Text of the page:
Google is looking to squash vulnerabilities on its Google Play app marketplace with a new bug-bounty program aimed at identifying data-abuse issues in Android apps and Chrome extensions.
The company on Thursday announced the Developer Data Protection Reward Program, which, depending on the impact of the bug found, could net as much as $50,000 for a single report. Launched in collaboration with HackerOne, it’s meant to stomp out apps that violate Google Play, Google API and Google Chrome Web Store Extension program privacy policies.
“The program aims to reward anyone who can provide verifiably and unambiguous evidence of data abuse, in a similar model as Google’s other vulnerability reward programs,” said Google in its announcement. “In particular, the program aims to identify situations where user data is being used or sold unexpectedly, or repurposed in an illegitimate way without user consent.”
No reward table or maximum reward is listed at the time of publication.
If data abuse is identified that’s related to an app or Chrome extension, that app or extension will accordingly be removed from Google Play or Google Chrome Web Store, Google said. For example, if an app developer is abusing access to Gmail restricted scopes, their API access will be removed.
The launch comes after several instances in the past year surfaced where apps were found abusing user data. Earlier in July, a report found that over 1,300 popular Android apps defy user permissions and gather sensitive data with no consent, heightening concerns about data privacy in Google Play apps. And, in April, a Buzzfeed report found that popular apps from a major Chinese developer were committing large-scale ad fraud and abusing user permissions.
Google Play Security Reward Program Improvements
Google also said that it will expand the scope of apps included in its existing Google Play Security Reward Program, which was first introduced in 2017 and which rewards bounty hunters who discover flaws in the Google Android app marketplace.
Google is now increasing the scope of the program to include all apps in Google Play that have 100 million or more installs.
Before, bounty hunters could report Google-developed Android apps through the program – but for other apps, developed by third-party developers, they would need to report vulnerabilities directly to the app developer’s bug-bounty program. Bounty hunters also could only submit issues to the Play Security Rewards Program that had already been resolved by the developer; and only issues that had been patched within the last 90 days would qualify for a reward.
In a scenario where the app developers don’t have their own vulnerability-disclosure or bug-bounty program, “Google helps responsibly disclose identified vulnerabilities to the affected app developer,” the tech giant said. “This opens the door for security researchers to help hundreds of organizations identify and fix vulnerabilities in their apps. If the developers already have their own programs, researchers can collect rewards directly from them on top of the rewards from Google.”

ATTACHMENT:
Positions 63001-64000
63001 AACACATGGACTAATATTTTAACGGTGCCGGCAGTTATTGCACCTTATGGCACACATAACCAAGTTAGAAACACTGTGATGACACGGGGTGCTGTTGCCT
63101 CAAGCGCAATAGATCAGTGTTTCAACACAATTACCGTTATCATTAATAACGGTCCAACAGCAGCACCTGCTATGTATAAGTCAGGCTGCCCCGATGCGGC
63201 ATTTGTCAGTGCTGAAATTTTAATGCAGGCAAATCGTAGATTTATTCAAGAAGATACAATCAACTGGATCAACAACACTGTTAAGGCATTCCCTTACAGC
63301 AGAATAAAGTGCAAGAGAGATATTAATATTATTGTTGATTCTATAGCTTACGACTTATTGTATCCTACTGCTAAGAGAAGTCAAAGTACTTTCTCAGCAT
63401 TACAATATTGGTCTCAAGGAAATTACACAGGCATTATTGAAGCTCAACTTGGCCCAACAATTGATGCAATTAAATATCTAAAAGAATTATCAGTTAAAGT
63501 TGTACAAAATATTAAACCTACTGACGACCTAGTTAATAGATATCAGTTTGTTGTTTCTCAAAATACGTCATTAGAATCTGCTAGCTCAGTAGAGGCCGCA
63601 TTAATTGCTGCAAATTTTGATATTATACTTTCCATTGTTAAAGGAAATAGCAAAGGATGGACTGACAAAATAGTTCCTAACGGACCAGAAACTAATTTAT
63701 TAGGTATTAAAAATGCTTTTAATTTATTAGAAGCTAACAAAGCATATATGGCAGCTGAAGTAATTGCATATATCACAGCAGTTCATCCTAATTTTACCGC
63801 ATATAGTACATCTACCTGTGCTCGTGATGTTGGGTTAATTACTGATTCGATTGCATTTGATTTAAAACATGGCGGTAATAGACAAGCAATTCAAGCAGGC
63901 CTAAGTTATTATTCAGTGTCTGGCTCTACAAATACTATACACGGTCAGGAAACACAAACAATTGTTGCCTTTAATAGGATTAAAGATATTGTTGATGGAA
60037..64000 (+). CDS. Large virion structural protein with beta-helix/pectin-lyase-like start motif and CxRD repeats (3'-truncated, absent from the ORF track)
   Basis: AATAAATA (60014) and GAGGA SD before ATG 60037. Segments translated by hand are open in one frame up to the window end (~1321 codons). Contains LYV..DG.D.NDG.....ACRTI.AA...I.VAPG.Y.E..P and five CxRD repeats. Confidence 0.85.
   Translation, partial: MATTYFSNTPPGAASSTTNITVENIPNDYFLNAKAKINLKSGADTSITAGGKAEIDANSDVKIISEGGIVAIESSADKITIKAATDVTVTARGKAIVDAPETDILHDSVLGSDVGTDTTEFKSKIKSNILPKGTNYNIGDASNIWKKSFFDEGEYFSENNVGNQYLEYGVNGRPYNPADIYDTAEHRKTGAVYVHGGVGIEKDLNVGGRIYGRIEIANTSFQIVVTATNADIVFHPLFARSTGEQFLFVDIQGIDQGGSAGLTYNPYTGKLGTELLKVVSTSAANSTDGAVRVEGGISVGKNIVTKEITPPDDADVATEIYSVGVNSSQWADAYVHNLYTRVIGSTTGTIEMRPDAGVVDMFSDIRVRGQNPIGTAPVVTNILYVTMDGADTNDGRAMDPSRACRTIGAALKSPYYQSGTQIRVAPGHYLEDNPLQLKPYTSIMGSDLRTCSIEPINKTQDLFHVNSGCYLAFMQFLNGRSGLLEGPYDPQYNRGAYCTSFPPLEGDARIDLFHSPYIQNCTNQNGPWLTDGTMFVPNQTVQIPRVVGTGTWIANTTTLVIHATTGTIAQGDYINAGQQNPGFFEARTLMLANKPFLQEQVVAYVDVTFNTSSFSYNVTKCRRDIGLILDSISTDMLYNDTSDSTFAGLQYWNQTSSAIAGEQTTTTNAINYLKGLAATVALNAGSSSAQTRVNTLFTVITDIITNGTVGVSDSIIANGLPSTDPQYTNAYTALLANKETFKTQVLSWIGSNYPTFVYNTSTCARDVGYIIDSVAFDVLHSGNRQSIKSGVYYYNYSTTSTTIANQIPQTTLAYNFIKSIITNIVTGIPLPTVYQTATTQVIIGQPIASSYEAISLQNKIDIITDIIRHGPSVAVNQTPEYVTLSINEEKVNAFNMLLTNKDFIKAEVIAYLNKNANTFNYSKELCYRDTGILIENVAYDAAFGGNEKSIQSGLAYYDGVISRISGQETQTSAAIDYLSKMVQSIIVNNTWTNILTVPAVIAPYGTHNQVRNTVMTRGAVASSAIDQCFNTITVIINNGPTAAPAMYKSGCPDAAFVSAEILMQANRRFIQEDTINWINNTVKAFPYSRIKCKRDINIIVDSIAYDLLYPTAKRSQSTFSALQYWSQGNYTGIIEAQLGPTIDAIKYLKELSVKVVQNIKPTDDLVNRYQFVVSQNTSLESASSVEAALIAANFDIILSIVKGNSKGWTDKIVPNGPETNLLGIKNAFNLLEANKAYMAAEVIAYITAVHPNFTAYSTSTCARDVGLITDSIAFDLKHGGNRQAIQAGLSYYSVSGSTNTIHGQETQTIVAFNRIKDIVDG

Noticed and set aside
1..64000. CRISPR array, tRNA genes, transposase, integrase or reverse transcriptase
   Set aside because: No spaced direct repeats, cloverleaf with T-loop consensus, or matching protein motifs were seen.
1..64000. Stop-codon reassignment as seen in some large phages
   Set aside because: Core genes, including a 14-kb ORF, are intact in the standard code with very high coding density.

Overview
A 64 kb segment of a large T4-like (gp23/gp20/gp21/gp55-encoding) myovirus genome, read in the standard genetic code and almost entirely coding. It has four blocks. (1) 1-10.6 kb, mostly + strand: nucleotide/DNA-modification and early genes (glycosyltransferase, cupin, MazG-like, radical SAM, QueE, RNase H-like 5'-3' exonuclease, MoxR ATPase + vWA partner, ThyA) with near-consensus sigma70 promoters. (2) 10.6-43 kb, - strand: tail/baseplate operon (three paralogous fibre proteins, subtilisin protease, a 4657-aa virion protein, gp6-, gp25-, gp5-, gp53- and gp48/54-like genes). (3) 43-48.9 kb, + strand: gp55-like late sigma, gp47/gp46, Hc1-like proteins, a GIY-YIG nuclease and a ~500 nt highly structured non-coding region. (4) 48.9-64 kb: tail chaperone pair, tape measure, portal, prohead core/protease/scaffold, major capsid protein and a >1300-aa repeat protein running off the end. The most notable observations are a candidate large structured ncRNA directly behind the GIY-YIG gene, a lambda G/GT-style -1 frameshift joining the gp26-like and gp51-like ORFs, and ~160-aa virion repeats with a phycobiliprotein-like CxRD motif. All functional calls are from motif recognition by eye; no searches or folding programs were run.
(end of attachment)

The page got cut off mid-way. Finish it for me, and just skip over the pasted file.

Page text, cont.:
As Google has continued to struggle with malicious apps in its marketplace, it has accordingly refurbished the Google Play Security Reward Program over the last 18 months or so. In 2018, for instance, it expanded the program’s top rewards for remote code execution (RCE) vulnerabilities from $1,000 to $5,000; that top figure changed again in 2019 to reach $20,000. In July, the same program increased payments for theft of “insecure private data” from $1,000 to $3,000, and “access to protected app components” from $1,000 to $3,000.
Google’s focus on Google Play may come as no surprise: Despite several attempts by Google at cracking down on them, apps that are malicious or have privacy-abuse issues continue to be found on the Android app marketplace. Just this week, researchers at Kaspersky discovered a malicious app on Google Play, downloaded more than 100 million times, called CamScanner.
In January, Google Play removed two malicious apps that were infecting devices with a notorious banking malware bent on scooping up victim’s credentials. Also, last month an Android spyware dubbed MobSTSPY emerged to ride trojanized apps into victims’ phones, mainly via Google Play. And in 2018, Google removed 22 malicious adware apps ranging from flashlights and call recorders to WiFi signal boosters, which together were downloaded at least 7.5 million times from the Google Play marketplace.